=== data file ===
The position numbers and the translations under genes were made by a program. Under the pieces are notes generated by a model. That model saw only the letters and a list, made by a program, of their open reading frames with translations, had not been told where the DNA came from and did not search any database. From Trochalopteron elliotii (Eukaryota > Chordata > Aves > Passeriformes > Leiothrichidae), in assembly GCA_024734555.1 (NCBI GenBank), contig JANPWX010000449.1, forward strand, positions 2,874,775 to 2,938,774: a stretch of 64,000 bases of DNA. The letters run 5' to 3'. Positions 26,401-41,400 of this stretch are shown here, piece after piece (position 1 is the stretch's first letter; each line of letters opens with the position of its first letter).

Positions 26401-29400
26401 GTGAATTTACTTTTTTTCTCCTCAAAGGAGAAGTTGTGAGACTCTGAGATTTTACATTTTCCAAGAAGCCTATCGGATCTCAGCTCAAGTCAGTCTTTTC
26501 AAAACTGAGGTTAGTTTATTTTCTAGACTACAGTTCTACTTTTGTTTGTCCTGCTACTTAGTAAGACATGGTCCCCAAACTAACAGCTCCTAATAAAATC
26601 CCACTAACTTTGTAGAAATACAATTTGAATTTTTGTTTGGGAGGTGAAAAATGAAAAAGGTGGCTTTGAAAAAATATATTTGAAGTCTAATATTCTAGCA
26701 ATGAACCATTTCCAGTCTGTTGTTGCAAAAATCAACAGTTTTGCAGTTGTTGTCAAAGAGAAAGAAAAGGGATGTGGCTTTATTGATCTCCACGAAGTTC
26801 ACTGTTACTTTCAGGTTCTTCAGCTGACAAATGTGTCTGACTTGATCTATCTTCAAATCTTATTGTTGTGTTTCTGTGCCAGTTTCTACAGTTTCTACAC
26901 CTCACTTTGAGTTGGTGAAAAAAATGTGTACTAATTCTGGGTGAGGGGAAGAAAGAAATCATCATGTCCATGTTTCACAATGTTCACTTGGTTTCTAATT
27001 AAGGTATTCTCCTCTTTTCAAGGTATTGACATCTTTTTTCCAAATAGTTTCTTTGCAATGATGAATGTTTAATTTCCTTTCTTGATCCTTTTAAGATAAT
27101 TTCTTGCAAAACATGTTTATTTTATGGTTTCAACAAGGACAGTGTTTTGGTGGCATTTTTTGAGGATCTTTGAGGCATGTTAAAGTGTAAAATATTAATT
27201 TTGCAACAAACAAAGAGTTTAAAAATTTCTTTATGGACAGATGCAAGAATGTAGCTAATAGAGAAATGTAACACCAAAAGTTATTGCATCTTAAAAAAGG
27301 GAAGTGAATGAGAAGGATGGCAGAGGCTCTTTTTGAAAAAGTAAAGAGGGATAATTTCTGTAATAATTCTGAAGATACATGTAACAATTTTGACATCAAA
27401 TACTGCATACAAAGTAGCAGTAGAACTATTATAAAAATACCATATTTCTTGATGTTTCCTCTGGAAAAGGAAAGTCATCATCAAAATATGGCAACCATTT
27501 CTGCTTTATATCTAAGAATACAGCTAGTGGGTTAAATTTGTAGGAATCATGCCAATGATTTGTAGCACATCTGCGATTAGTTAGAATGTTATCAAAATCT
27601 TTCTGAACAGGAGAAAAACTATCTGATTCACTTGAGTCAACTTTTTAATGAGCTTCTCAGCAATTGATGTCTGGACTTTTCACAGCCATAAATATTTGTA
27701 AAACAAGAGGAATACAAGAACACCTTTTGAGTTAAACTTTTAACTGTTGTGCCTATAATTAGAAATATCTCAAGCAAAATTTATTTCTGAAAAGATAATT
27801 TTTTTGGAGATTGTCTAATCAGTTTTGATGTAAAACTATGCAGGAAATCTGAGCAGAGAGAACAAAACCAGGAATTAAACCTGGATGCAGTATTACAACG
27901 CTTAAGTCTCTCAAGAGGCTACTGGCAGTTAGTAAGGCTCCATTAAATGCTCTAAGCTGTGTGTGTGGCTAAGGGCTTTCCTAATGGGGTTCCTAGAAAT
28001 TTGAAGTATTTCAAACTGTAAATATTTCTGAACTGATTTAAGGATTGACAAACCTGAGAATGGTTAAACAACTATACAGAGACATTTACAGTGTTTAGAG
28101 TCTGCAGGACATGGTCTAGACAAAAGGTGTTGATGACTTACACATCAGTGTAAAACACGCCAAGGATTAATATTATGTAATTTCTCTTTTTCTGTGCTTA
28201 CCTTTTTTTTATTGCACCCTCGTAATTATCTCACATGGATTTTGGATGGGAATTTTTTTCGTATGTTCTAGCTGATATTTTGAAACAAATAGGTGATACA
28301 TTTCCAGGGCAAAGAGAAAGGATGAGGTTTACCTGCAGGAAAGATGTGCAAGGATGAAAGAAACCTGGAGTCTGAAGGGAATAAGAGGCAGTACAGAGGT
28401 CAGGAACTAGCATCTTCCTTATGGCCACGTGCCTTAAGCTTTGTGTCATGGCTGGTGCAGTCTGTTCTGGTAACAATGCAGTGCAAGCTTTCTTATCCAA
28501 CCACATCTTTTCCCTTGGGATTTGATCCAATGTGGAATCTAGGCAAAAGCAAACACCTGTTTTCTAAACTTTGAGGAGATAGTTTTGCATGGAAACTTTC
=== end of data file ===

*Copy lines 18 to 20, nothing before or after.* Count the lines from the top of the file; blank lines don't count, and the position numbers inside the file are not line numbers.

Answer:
27901 CTTAAGTCTCTCAAGAGGCTACTGGCAGTTAGTAAGGCTCCATTAAATGCTCTAAGCTGTGTGTGTGGCTAAGGGCTTTCCTAATGGGGTTCCTAGAAAT
28001 TTGAAGTATTTCAAACTGTAAATATTTCTGAACTGATTTAAGGATTGACAAACCTGAGAATGGTTAAACAACTATACAGAGACATTTACAGTGTTTAGAG
28101 TCTGCAGGACATGGTCTAGACAAAAGGTGTTGATGACTTACACATCAGTGTAAAACACGCCAAGGATTAATATTATGTAATTTCTCTTTTTCTGTGCTTA